are we there yet? (a helicopter holiday)

It’s the time of year when the certifiably insane families hit the road for their annual holidays. We’re no different. In a week’s time we’re heading to the Sunshine Coast. It will be our first holiday since a mini-break during last year’s renovations. Although I must point out that this year we are FLYING – yippeeeeee!

But what were the lessons we learned twelve months ago? Well, Levi took the iconic phrase, ‘Are we there yet?” to another dimension, and I discovered that I have some major over-protectiveness issues. Could it be  that I really am a helicopter parent desperately hiding in a Free-Ranger’s outfit? Please say no – or at least don’t tell @An_Idle_Dad.

Our dream getaway last year included a family apartment at a Gold Coast resort and tickets to a theme park. After our journey a few years ago across the Nullabor in a campervan with two kids and no portable DVD player, we swore that ‘fly-drive’ and ‘five-star’ would be the only way we would holiday in the future.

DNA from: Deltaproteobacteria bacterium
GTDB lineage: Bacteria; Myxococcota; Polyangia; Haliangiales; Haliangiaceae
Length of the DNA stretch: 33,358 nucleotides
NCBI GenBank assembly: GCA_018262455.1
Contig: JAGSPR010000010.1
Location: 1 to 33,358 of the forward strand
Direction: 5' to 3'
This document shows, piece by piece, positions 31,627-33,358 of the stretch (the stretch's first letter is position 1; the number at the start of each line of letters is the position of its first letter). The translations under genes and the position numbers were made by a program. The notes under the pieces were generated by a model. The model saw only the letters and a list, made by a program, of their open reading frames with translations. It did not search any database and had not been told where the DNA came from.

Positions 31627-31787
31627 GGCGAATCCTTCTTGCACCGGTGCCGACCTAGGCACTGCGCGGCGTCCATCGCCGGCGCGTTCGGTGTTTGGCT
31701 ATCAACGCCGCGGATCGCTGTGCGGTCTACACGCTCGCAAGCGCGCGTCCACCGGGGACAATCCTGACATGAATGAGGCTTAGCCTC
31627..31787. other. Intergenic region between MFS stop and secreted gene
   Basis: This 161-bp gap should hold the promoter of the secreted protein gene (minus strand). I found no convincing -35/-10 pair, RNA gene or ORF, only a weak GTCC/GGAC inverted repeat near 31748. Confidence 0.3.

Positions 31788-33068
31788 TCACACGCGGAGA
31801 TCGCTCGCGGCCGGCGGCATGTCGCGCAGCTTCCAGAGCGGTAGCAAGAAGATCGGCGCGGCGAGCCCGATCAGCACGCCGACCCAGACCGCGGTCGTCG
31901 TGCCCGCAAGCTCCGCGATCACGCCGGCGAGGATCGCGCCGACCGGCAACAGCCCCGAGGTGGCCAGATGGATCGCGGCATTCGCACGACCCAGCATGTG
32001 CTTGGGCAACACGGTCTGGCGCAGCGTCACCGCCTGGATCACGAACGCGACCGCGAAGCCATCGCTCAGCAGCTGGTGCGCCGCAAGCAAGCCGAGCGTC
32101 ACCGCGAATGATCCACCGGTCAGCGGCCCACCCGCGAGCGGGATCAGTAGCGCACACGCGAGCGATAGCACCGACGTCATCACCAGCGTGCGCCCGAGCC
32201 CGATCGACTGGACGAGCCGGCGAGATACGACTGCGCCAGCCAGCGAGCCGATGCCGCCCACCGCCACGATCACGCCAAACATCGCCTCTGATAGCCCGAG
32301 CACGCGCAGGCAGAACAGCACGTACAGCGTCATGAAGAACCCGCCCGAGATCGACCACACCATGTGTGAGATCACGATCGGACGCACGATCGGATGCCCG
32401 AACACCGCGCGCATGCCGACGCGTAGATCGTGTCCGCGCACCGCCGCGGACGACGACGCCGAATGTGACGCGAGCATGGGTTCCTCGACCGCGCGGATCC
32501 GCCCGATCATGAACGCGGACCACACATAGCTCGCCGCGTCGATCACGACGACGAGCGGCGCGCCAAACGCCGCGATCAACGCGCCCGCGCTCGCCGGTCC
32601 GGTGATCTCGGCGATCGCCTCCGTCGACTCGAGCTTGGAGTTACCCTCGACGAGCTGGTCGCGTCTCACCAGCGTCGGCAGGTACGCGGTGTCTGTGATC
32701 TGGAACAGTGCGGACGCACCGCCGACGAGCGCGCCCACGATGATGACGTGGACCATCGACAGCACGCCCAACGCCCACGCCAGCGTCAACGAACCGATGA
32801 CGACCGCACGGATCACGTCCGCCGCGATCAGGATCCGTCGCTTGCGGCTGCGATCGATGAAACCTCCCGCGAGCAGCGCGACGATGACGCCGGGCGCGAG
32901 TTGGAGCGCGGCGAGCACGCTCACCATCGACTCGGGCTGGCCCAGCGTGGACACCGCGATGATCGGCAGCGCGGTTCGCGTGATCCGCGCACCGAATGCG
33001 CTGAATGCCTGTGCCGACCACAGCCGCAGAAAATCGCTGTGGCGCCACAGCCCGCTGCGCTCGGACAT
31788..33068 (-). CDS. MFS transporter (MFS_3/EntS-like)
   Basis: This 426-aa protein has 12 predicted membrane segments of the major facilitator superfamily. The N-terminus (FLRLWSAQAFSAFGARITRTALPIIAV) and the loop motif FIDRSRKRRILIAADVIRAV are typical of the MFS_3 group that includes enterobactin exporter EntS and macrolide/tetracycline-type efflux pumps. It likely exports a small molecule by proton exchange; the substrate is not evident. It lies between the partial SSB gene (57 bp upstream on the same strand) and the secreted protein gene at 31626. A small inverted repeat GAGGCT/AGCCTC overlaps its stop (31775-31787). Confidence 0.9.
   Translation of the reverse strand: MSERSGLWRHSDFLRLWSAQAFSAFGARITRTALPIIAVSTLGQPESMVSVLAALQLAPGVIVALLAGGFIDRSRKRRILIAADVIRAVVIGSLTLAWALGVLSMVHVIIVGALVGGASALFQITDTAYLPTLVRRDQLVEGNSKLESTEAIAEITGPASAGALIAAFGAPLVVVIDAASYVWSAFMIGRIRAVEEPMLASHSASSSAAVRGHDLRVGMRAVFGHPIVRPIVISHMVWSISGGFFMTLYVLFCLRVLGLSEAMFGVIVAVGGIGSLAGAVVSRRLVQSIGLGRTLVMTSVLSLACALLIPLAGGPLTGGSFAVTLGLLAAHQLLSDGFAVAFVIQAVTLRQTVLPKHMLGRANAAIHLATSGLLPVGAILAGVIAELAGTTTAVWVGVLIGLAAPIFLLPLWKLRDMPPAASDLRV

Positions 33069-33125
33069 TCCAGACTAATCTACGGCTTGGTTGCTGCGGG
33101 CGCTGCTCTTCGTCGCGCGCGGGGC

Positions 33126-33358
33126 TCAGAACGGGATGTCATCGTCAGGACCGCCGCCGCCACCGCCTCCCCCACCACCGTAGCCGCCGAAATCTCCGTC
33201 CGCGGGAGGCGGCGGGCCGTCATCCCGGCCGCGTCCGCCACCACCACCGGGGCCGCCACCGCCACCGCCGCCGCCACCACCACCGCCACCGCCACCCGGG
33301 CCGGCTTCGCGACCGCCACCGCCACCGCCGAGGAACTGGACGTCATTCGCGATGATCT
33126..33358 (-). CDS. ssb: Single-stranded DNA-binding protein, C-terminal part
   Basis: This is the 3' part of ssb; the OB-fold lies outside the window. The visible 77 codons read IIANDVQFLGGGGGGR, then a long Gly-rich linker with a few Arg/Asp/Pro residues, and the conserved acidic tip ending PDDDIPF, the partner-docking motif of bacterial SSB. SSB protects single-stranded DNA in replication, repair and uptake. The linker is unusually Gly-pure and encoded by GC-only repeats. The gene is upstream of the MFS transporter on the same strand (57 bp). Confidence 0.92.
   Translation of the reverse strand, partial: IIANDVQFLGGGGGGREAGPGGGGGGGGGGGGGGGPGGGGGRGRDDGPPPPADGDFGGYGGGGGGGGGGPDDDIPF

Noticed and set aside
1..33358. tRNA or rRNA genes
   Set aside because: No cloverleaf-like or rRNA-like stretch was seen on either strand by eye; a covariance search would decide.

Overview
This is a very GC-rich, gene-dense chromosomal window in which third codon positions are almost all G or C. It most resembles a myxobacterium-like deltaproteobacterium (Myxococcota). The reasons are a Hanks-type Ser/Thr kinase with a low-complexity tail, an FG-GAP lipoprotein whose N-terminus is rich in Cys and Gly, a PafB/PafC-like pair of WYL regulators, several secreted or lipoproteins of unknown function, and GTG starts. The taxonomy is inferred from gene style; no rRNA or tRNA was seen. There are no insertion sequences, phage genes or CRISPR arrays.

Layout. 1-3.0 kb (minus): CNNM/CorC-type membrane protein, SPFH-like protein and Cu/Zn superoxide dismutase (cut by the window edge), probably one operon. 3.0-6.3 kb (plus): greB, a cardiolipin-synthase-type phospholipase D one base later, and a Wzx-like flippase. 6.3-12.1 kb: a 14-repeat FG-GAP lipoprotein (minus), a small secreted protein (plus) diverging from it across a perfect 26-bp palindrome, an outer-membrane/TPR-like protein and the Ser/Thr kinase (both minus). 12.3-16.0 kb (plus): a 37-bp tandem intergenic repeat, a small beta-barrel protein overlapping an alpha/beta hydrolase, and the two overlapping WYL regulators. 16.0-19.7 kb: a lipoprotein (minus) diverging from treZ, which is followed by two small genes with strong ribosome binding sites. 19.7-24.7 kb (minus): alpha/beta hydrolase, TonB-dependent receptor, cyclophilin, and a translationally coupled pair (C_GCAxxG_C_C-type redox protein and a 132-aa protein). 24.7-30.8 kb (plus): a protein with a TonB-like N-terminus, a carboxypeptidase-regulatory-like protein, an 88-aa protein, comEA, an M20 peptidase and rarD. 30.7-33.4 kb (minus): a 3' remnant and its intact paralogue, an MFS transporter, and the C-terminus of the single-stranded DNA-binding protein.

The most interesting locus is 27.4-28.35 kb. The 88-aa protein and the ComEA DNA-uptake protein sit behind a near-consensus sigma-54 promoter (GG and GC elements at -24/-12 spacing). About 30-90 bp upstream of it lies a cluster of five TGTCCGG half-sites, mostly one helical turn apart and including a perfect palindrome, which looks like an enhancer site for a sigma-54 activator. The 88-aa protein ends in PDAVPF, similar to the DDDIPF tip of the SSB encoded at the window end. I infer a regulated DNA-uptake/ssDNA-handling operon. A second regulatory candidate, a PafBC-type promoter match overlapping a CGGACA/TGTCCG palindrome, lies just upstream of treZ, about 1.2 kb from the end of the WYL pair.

The competition between airlines boded well for budget flights but we found that, even with the current exorbitant fuel prices, four return airfares still cost more than double what we would pay to drive our own little car. So, we bit the bullet and decided to do the Great Aussie East Coast Family Drive – a pilgrimage that many of us remember from our own childhoods.

Levi is not the most patient of children. He is also not afraid to express himself in whatever fashion he deems necessary, so I was kind of dreading the drive. About twenty minutes in he asked the inevitable, “Are we there yet?” At this stage I still believed in the honest approach. “No, sweetheart,” I explained patiently, “We have a really long way to go. Just try not to think about it and we’ll be there before you know it.”